by Miryam Muller in

The wildfires burning in across the Southwest have threatened homes, economies, and communities, but today the Las Conchas fire in New Mexico is taking the threat to a new level. Having already ravaged about 60,000 acres, the wildfire is knocking on the door of Los Alamos National Labs, the birthplace of the atomic bomb and a key nuclear weapons research site.

In other words, there’s some nuclear material on premises, and the premises are somewhat besieged by the fire. The lab itself has been closed to all but critical personnel until Thursday as the fire skirts the boundaries of the facilities. At one point the flames actually crossed a state road and burned about an acre of the laboratory grounds.

But state fire officials and Los Alamos spokespeople say all nuclear and hazardous material is secured in concrete and steel vaults, and that the fire itself poses no real threat to those materials. These assurances did not stop the very same authorities from calling in teams to man its 60-plus AIRNET monitoring stations designed to alert the lab to any outside contamination coming from the lab grounds. Los Alamos’s lab director called it a precaution.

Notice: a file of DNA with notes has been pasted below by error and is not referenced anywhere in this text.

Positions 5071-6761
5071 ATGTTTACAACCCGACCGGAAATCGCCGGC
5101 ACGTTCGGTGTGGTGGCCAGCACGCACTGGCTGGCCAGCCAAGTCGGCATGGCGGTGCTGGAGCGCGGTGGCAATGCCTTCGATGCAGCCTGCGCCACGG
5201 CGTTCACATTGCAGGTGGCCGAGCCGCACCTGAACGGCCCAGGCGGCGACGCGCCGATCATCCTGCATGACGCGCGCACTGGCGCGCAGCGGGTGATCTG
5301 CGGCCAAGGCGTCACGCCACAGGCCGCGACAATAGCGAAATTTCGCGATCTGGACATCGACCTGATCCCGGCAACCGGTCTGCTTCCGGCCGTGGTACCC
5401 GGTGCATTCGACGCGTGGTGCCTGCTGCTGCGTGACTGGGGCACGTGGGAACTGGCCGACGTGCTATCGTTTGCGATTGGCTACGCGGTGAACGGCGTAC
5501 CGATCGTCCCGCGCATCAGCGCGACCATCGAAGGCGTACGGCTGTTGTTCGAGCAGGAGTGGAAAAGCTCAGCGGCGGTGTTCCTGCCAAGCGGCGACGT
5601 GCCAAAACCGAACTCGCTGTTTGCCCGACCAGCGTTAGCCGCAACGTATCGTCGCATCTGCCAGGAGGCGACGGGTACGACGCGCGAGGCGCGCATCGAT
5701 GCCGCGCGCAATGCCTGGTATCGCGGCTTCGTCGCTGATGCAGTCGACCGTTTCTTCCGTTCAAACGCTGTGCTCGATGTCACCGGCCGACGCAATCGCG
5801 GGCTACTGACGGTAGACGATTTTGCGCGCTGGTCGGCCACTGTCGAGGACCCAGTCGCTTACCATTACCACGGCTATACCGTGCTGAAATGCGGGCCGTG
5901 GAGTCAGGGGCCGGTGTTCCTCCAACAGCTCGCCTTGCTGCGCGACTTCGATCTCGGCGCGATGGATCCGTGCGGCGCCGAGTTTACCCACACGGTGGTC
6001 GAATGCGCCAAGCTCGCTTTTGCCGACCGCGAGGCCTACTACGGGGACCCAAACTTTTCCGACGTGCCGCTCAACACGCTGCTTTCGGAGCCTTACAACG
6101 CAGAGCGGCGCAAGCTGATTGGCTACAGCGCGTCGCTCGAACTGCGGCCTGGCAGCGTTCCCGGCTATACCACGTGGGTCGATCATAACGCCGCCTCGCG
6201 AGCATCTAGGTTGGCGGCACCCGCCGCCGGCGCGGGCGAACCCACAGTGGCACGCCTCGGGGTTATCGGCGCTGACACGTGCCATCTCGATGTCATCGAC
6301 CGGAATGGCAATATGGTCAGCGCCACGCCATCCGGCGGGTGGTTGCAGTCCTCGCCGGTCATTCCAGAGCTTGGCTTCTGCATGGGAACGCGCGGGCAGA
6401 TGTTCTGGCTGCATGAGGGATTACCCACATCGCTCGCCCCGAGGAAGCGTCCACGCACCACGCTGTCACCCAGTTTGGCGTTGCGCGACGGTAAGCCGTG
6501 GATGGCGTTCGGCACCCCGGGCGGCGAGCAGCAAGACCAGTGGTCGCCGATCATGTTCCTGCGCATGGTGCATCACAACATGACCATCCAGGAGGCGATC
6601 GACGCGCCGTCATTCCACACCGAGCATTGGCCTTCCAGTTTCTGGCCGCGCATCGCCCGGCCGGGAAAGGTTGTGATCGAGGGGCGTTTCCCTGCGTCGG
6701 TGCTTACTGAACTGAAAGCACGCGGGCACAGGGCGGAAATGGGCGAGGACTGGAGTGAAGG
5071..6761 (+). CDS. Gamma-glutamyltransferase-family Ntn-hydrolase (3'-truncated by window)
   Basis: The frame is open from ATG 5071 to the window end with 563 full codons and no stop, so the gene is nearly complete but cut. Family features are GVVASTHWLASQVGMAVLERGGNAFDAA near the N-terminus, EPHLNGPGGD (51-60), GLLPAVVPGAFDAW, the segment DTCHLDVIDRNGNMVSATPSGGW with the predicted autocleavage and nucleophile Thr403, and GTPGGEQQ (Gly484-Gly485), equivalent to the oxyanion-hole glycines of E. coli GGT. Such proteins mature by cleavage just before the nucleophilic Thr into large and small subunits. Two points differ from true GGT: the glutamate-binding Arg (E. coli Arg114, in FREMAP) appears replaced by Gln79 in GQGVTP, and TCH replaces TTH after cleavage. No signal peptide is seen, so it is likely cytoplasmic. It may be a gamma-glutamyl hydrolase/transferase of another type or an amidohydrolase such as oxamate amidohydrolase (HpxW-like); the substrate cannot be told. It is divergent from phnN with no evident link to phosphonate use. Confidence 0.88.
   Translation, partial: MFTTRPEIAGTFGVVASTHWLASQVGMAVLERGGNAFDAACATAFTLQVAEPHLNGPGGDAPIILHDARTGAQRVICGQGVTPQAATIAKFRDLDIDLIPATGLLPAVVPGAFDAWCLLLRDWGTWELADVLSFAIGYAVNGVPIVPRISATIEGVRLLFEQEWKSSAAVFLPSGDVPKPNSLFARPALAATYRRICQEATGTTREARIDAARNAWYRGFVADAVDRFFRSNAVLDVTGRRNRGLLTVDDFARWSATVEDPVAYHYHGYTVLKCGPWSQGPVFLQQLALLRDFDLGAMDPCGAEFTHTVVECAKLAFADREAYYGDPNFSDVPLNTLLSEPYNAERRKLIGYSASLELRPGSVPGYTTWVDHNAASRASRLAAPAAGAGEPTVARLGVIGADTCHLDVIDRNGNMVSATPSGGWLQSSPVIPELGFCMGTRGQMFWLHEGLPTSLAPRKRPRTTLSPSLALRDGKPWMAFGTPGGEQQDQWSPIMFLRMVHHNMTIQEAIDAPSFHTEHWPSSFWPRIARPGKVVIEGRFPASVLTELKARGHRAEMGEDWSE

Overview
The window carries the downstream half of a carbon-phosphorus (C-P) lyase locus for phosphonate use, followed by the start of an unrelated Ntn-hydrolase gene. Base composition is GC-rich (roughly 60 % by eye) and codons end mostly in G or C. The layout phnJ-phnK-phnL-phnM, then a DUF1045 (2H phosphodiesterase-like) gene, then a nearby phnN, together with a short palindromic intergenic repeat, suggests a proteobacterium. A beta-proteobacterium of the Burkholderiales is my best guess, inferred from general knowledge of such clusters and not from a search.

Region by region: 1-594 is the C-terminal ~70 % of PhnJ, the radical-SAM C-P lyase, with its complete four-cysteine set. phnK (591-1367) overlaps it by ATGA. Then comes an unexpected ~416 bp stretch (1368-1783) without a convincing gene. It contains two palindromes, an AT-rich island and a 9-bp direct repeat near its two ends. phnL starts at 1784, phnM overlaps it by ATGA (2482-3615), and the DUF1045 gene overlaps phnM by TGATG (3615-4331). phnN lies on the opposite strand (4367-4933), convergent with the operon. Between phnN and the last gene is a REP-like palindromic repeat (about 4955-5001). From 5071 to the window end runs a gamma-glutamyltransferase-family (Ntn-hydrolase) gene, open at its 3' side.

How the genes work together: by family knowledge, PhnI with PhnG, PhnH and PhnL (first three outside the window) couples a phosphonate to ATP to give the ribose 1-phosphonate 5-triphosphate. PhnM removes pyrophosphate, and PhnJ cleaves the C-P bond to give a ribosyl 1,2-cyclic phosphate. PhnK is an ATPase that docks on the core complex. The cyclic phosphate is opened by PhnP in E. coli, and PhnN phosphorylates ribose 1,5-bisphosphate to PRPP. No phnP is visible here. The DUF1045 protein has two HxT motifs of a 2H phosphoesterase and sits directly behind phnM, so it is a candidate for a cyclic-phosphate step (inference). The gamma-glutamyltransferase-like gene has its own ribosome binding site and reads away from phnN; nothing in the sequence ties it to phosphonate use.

And it very likely is just a precaution, as Los Alamos is understandably a very secure facility. But that doesn’t mean America’s premier nuclear laboratory will be unaffected. Research there may have to be suspended if firefighters can’t get a handle on the wildfire threatening the nearby town of Los Alamos. Many of the lab’s 11,800 employed personnel live in the town, which has already been evacuated. If a large number of homes are destroyed, it could disrupt day-to-day operations at the lab for the foreseeable future.

BBCScientific American